It is with deep regret that FIT announces the death, on 30 July 2022, of
FIT Honorary Advisor and founding member of the Bulgarian Translators’ Union.
President, Vice-President and Winner of FIT’s highest honour, the Pierre-François Caillé Medal, Anna is remembered for her extraordinary contribution to the progress and reputation of the translation profession at international level, particularly during her eleven years as president.
One of the first to be awarded the role of Honorary Advisor (then the ‘Council of Elders’), Anna was ‘a friend and a disciple’ of Pierre-François Caillé, FIT’s founding father. She joined FIT Council in 1974, became Vice President in 1978, was elected as interim President after Caillé’s death in 1979, going on to serve in the role for three successive terms (1979-1990). While continuing to follow in the founder’s footsteps, she recognised that the demands of the profession were changing with the times.
She wrote “In the Cold War of that period, the federation was able to retain a spirit of understanding, convinced that unity would give us strength.”
Her words echo loudly today, in the current global atmosphere, where so much has changed and so much remains the same. Anna Lilova understood that translators and interpreters are crucial to global understanding and under her leadership the Federation continued to bring together organisations from all continents, establishing regional centres, and promoting activities and cooperation between them. She continued Pierre-François Caillé’s work on collaborating with UNESCO and other UN bodies, and was a key figure in FIT’s publishing endeavours, including as an Editor of Babel.
Her own body of academic research highlighted the relationship between theory and practice, and covered European cultural heritage and translation theory, making a significant contribution to studies of translation as an art and a science essential to our cultural, physical and political existence. She also established translation studies as an academic discipline at Sofia University “St. Kliment Ohridski” and was a founding and integral member of the Bulgarian Translators’ Union in 1974.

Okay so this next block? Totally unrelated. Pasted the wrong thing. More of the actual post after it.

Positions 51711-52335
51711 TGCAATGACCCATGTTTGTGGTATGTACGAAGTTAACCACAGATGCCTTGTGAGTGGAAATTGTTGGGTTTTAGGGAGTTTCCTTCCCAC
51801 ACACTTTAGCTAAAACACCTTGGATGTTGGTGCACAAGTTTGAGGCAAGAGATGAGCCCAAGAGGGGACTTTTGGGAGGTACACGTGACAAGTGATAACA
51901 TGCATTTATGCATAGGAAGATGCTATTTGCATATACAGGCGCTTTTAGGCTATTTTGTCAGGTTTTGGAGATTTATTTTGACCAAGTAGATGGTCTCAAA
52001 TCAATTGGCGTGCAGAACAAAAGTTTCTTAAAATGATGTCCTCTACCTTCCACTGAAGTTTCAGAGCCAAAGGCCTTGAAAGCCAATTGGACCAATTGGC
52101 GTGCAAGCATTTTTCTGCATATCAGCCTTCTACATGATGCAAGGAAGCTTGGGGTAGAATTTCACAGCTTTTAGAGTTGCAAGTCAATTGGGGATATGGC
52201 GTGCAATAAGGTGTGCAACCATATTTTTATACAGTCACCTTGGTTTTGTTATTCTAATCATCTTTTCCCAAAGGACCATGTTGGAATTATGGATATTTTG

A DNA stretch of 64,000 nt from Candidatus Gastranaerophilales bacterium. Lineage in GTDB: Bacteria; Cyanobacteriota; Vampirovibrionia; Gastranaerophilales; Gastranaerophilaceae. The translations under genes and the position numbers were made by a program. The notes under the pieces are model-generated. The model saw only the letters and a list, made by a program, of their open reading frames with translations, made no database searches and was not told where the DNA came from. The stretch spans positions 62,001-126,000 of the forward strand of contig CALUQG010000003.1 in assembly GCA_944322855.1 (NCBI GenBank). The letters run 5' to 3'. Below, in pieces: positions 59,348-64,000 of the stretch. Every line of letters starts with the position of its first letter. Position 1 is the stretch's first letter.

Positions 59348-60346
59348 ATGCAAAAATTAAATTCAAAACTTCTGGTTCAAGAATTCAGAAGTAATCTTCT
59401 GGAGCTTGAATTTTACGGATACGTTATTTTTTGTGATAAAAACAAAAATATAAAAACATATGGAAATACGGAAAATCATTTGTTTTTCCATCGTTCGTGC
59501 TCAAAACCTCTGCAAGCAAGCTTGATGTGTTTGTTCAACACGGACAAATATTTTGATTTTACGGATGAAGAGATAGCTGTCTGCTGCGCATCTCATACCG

FIT today has much to thank her for. Through her talent as a diplomat, Anna Lilova made a noteworthy contribution to the recognition of FIT outside Europe, particularly through the organisation of events in Asia, the Middle East and Africa.
She was one of the first to emphasise the common problems encountered by members: poor and sporadic remuneration for the work of scientific and literary translators, the absence of respect for the work of translators, publishers’ failure to mention the name of the translator, and protection of translators’ rights.
In her mind, translation was a creative activity important in a thriving society and served three main imperatives, that is, the imperative of communication, to serve knowledge and mutual understanding; the cultural imperative, to fulfil our obligations towards universal culture; and the humanitarian imperative, highlighting our moral responsibilities in an era of forays into outer-space and nuclear power, to bring universal harmony to the forefront of people’s minds and consciences. Again, so much of what Anna Lilova thought, said and did, the clarity of her vision on the main issues facing the profession, remains as relevant today as it was in 1987.
Anna Lilova, Eyvor Fogerty and René Haeseryn (Belgrade 1990)
Those who knew her remember her as an academic, diplomat, tireless advocate of the global importance and reputation of the translation profession, supportive colleague, esteemed friend. Those of us who did not have the fortune to know her, remember her as an often talked about, ever-present key figure in the history of FIT. She will be sadly missed and fondly remembered. Rest in peace, Anna Lilova.